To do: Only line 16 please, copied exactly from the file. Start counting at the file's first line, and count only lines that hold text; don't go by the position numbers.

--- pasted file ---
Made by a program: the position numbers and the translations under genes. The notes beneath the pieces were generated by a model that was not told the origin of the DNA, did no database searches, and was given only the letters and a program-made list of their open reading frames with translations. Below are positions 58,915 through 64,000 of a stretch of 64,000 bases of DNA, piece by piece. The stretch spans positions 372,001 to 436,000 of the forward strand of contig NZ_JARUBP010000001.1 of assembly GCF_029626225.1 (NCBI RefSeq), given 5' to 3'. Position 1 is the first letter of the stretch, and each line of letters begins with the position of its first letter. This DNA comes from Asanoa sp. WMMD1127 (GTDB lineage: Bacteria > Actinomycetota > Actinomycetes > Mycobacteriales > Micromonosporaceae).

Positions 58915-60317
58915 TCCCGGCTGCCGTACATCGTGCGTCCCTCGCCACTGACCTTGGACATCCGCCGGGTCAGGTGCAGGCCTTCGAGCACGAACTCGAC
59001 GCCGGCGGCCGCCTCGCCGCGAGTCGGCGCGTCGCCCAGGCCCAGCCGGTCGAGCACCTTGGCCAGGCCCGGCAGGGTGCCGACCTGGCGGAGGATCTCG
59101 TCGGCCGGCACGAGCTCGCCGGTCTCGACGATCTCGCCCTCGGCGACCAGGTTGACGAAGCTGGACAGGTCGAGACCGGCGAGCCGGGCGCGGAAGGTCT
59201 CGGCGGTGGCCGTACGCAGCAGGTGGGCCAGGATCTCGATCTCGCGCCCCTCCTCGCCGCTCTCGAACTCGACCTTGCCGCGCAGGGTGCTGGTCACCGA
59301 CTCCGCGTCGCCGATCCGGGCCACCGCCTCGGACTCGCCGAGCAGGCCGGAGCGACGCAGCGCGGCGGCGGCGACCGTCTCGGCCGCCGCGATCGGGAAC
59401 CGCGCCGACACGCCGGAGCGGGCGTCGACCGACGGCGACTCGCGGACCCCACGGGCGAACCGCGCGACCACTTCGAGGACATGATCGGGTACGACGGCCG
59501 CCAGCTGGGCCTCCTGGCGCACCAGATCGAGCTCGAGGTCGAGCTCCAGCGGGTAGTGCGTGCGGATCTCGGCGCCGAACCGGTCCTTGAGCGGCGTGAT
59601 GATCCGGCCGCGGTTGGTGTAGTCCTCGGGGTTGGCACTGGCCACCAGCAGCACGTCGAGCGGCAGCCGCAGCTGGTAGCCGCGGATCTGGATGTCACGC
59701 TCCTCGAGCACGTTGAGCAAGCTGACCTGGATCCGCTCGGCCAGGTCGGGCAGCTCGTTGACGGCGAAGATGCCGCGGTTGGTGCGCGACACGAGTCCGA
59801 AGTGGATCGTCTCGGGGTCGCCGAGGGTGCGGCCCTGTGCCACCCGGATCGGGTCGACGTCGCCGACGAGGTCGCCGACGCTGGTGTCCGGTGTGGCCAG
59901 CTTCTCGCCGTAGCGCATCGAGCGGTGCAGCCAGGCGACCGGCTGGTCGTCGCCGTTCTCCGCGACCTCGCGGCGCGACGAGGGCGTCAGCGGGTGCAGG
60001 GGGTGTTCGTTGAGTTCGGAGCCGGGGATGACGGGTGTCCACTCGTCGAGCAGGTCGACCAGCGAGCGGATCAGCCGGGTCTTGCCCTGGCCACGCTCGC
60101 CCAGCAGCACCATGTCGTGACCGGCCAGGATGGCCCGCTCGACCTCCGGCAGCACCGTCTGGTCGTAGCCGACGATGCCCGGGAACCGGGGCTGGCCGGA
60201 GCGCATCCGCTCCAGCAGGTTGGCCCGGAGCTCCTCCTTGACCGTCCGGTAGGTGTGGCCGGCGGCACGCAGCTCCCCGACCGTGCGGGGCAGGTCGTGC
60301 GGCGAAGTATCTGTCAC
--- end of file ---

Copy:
60201 GCGCATCCGCTCCAGCAGGTTGGCCCGGAGCTCCTCCTTGACCGTCCGGTAGGTGTGGCCGGCGGCACGCAGCTCCCCGACCGTGCGGGGCAGGTCGTGC